Deaf artist ‘can see what we can’t see’
22-year-old Tedi is nominated for prestigious portrait award after painting impressed judges
06 June, 2019 — By Helen Chapman
Tedi Lena at work
AN artist who is deaf, and communicates silently with sign language, has impressed judges at the prestigious BP Portrait Award.
Tedi Lena, 22, painted a portrait of artist Frank Bowling, a patron of the Hampstead School of Art, whose retrospective exhibition opened at the Tate Britain last week.
Isabel Langtry, principal of the Hampstead School of Art, said: “It is an amazing achievement that Tedi has been selected for the BP Award. It is a testament to what open-door access to specialist education can do, coupled with bursaries and insight.”
Diana Lena, Tedi’s mother, helps interpret for her son.
She said: “Frank was talking at the school two years ago. He was telling students about his life and, meanwhile, Tedi began sketching him. Tedi turned to me and said he just loved his character. All these visuals take effect on him because he is deaf so he can observe better than us. I think visual things help him understand the world – he can see what we can’t see. But Tedi does not want to be seen as a deaf artist. He is an artist, not a deaf artist.”
Tedi’s painting of Frank Bowling
Mr Bowling then sat for his portrait with Tedi at the Hampstead School of Art from September to January this year.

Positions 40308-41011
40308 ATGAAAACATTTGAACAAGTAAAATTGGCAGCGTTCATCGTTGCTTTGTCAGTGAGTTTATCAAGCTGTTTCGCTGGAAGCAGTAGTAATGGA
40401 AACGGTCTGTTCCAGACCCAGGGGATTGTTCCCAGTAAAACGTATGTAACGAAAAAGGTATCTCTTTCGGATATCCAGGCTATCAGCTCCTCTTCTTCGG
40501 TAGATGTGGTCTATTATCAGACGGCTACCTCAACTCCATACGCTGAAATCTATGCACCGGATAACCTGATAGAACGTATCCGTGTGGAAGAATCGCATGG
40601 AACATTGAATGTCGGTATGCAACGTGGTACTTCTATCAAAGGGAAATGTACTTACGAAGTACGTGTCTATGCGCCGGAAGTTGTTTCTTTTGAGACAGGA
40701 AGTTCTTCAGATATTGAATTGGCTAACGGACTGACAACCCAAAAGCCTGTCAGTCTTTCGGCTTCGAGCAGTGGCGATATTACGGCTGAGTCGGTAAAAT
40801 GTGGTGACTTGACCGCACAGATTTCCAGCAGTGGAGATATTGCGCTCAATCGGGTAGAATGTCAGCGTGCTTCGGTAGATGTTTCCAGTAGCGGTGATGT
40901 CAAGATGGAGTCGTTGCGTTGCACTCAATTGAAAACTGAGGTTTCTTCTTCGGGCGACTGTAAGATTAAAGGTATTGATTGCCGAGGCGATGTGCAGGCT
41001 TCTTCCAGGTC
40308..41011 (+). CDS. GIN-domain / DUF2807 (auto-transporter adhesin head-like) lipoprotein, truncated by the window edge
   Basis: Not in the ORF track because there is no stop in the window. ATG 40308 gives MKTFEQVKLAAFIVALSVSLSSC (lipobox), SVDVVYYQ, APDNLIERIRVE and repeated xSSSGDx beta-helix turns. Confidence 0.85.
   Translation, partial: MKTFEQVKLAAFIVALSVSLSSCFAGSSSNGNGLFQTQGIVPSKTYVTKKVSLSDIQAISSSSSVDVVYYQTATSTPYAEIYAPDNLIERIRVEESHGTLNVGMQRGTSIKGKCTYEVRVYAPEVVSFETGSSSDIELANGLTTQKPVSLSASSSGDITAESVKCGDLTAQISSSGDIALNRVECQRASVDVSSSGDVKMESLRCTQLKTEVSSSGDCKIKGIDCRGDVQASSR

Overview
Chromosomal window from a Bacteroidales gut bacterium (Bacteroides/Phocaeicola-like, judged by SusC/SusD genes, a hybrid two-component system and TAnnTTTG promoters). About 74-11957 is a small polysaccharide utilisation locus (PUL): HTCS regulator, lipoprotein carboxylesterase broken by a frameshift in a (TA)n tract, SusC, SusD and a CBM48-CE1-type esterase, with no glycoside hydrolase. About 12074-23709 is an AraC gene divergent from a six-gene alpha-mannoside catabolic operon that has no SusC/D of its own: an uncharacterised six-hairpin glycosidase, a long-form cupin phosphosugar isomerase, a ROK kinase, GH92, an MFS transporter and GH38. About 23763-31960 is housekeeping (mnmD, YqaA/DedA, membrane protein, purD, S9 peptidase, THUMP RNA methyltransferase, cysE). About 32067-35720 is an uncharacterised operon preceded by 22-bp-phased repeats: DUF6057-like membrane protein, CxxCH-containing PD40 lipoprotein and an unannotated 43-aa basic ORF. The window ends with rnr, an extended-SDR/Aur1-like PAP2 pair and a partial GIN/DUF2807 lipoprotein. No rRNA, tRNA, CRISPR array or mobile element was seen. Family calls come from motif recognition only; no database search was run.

Tedi, who graduated with a first-class degree in Fine Art from the London Metropolitan University last year, said: “On his face you can see a long life. I read a story in his face and I liked his character.
“I feel lucky to be shortlisted for the BP Portrait Award. It is very powerful. I didn’t win a prize but it feels like winning just getting through to the exhibition. It is important to be recognised.”
Tedi was the first student to receive the £7,500 Frank Bowling Bursary at the Hampstead School of Art in 2014. It covered the costs for a foundation course in art which helped him get on to a degree course.
The school also raised £30,000 to support Tedi with a deaf translator and scribe while he studied his Art Foundation course.
Tedi with his mother Diana
“The Hampstead School of Art has given Tedi the world. They are wonderful,” said Ms Lena. “There are lots of deaf artists – it is something that is not unusual. There is support for deaf artists who are employed but there is no support for deaf artists who are unemployed, like Tedi. I work part-time so I can help Tedi and be there when he needs a translator and scribe for him when writing applications for exhibition entries.”
l The BP Portrait Award 2019 is on show from June 13 until October 20 at the National Gallery.